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Digital Performance Right in Sound Recordings and Ephemeral Recordings

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Information about this document as published in the Federal Register.

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Copyright Office, Library of Congress.


Notices of intent to participate; Announcement of precontroversy discovery schedule.


Due to the ruling by the Copyright Office that broadcasters are not exempt from copyright liability when they retransmit over the Internet copyrighted works contained on their AM and FM radio signals, the Library of Congress is providing an additional time period for filing Notices of Intent to Participate in the above-captioned consolidated proceedings. In addition, the Library is announcing the precontroversy discovery schedule for these consolidated proceedings.


Notices of Intent to Participate are due no later than January 10, 2001.


An original and five copies of a Notice of Intent to Participate should be delivered to: Office of the General Counsel, Copyright Office, James Madison Building, Room LM-403, First and Independence Avenue, SE, Washington, DC 20559-6000; or mailed to: Copyright Arbitration Royalty Panel (CARP), P.O. Box 70977, Southwest Station, Washington, DC 20024.

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David O. Carson, General Counsel, or Tanya M. Sandros, Senior Attorney, Copyright Arbitration Royalty Panel, P.O. Box 70977, Southwest Station, Washington, DC 20024. Telephone (202) 707-8380. Telefax (202) 252-3423.

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In today's Federal Register the Copyright Office announces a final rule in Docket No. RM 2000-3 concerning the definition of a “Service” for purposes of the statutory license governing the public performance of sound recordings by means of digital audio transmissions. The Office has determined that broadcasters retransmitting copyrighted programming contained on their AM and FM radio signals over digital communications networks, such as the Internet, are not exempt from copyright liability under section 114(d)(1)(A) of the Copyright Act. Because such retransmissions are not exempt, a public performance of a copyrighted work contained on a radio signal occurs each time it is retransmitted over a digital communications network, such as the Internet. Consequently, broadcasters must license the copyrights to the programming contained on such radio signals.

Licensing may be accomplished in one of two ways, depending upon the nature of the retransmissions. Broadcasters may enter into private licensing arrangements with the copyright holders of the programming they wish to retransmit. Or, broadcasters may be eligible for the statutory licenses under sections 114(f) and 112(e) of the Copyright Act to retransmit the works. The Library of Congress is currently conducting Copyright Arbitration Royalty Panel (CARP) proceedings to establish royalty rates and terms for these licenses.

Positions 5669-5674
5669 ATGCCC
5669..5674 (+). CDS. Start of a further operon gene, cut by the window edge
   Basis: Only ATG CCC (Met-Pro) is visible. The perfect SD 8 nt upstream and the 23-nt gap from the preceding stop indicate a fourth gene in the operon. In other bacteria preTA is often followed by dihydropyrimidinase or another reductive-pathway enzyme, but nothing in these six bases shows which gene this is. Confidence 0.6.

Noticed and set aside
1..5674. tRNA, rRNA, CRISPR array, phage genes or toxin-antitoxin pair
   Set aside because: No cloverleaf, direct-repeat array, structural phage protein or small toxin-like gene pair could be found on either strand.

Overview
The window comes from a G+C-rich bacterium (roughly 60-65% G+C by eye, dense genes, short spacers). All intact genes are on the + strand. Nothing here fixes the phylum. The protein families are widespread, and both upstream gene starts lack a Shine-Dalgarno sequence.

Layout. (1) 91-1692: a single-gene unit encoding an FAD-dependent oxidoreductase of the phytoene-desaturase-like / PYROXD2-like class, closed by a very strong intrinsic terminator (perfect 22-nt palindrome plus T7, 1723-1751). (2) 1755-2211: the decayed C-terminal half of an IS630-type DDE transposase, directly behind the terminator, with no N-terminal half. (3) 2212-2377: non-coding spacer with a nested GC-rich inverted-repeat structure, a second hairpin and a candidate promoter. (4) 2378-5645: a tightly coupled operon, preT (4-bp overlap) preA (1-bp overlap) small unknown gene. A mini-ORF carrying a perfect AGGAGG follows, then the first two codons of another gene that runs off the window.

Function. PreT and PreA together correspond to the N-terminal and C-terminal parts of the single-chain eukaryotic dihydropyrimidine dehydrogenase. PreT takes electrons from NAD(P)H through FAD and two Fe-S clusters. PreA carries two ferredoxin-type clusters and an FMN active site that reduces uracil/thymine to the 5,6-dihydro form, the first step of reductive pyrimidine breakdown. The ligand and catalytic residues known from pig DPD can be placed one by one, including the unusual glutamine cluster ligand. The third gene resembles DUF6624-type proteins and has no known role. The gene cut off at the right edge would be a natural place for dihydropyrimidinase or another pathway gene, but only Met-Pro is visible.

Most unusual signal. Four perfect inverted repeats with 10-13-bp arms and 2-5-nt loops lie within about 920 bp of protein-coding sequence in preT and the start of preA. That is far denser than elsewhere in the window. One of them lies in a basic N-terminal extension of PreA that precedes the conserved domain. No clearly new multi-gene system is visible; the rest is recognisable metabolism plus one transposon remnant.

Because today's rulemaking proceeding makes clear that broadcasters are not exempt, those broadcasters who intend to use the section 114(f) and 112(e) licenses may wish to participate in these CARP proceedings. The time periods for filing Notices of Intent to Participate in this proceeding, however, has passed. See 64 FR 52107 (September 27, 1999) (1998-2000 period) and 65 FR 55302 (September 13, 2000) (2001-2002 period). The Library has determined that, given the uncertainty surrounding today's rulemaking decision, it is appropriate to reopen the filing period for a limited time to allow additional participants in these proceedings.

Notices of Intent To Participate

Any interested party that has not filed a Notice of Intent to Participate in the rate proceeding for 1998-2000 or the rate proceeding for 2001-2002 may do so on or before January 10, 2001. The Notice of Intent to Participate should clearly specify whether it applies to the 1998-2000 proceeding, the 2001-2002 proceeding, or both. Failure to submit a Start Printed Page 77394timely filed Notice will preclude a party from participating in these proceedings.

Consolidation of Proceedings

Concurrent with today's Federal Register publication, the Library is issuing an Order consolidating the 1998-2000 and 2001-2002 proceedings before a single CARP. The consolidation order may be found on the Copyright Office's website at​copyright/​carp/​114schedule.html. Parties wishing to participate in the CARP proceedings should familiarize themselves with the contents of this Order.

In consolidating these two proceedings, the Office has assigned a single docket number applicable to both proceedings. Parties submitting documents to the Copyright Office should take account of the new docket number.

Schedule of Proceedings

The consolidation Order described above also announces the precontroversy discovery schedule for the CARP proceedings. For convenience, the schedule is repeated here.

Negotiated Protective OrderFebruary 1, 2001.
Filing of Written Direct CasesFebruary 5, 2001.
Requests for Underlying DocumentsFebruary 14, 2000.
Related to Written Direct Cases
Responses to Requests for Underlying DocumentsFebruary 21, 2001.
Completion of Document ProductionFebruary 26, 2001.
Follow-up Requests for Underlying DocumentsMarch 2, 2001.
Responses to Follow-up RequestsMarch 8, 2001.
Motions Related to Document ProductionMarch 12, 2001.
Production of Documents in Response to Follow-up RequestsMarch 16, 2001.
All Other Motions, Petitions and ObjectionsMarch 21, 2001.
Initiation of ArbitrationMay 21, 2001.
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Dated: December 6, 2000.

David O. Carson,

General Counsel.

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[FR Doc. 00-31459 Filed 12-8-00; 8:45 am]